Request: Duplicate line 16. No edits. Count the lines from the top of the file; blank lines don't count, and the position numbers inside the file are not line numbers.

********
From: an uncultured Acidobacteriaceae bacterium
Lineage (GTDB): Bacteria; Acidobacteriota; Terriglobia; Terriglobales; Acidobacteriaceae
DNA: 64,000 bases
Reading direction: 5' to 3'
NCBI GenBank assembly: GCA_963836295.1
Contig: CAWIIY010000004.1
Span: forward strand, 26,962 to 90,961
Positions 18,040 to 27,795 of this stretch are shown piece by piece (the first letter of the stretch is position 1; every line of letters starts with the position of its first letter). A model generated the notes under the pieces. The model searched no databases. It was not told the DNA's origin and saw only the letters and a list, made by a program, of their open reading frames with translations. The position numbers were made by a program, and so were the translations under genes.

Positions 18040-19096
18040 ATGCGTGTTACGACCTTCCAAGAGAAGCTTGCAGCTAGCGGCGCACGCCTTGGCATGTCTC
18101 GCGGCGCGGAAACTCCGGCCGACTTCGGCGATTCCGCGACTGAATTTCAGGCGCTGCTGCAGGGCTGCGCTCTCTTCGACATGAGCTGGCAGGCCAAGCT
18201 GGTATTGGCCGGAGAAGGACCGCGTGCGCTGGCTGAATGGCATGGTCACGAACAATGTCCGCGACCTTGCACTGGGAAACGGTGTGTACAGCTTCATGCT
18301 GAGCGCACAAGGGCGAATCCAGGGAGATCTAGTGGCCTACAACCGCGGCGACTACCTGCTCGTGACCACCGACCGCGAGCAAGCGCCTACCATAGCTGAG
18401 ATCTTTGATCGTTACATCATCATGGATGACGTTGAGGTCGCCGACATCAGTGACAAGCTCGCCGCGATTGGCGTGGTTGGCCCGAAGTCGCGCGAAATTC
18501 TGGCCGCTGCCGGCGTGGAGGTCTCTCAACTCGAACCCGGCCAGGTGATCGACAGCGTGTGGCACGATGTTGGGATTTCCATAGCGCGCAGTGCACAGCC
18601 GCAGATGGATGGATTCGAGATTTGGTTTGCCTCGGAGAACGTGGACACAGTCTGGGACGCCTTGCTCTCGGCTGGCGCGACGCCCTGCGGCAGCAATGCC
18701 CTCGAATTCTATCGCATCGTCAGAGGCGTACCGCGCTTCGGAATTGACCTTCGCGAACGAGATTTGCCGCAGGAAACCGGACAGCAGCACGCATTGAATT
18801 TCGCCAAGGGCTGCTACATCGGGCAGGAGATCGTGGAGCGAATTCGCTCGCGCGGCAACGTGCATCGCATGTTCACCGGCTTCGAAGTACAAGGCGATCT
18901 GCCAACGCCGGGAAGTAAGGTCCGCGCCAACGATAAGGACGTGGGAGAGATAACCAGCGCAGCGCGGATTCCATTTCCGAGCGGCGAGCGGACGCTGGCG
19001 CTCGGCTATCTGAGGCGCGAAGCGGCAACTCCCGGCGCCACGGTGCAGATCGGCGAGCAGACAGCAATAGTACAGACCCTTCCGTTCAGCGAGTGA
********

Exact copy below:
18601 GCAGATGGATGGATTCGAGATTTGGTTTGCCTCGGAGAACGTGGACACAGTCTGGGACGCCTTGCTCTCGGCTGGCGCGACGCCCTGCGGCAGCAATGCC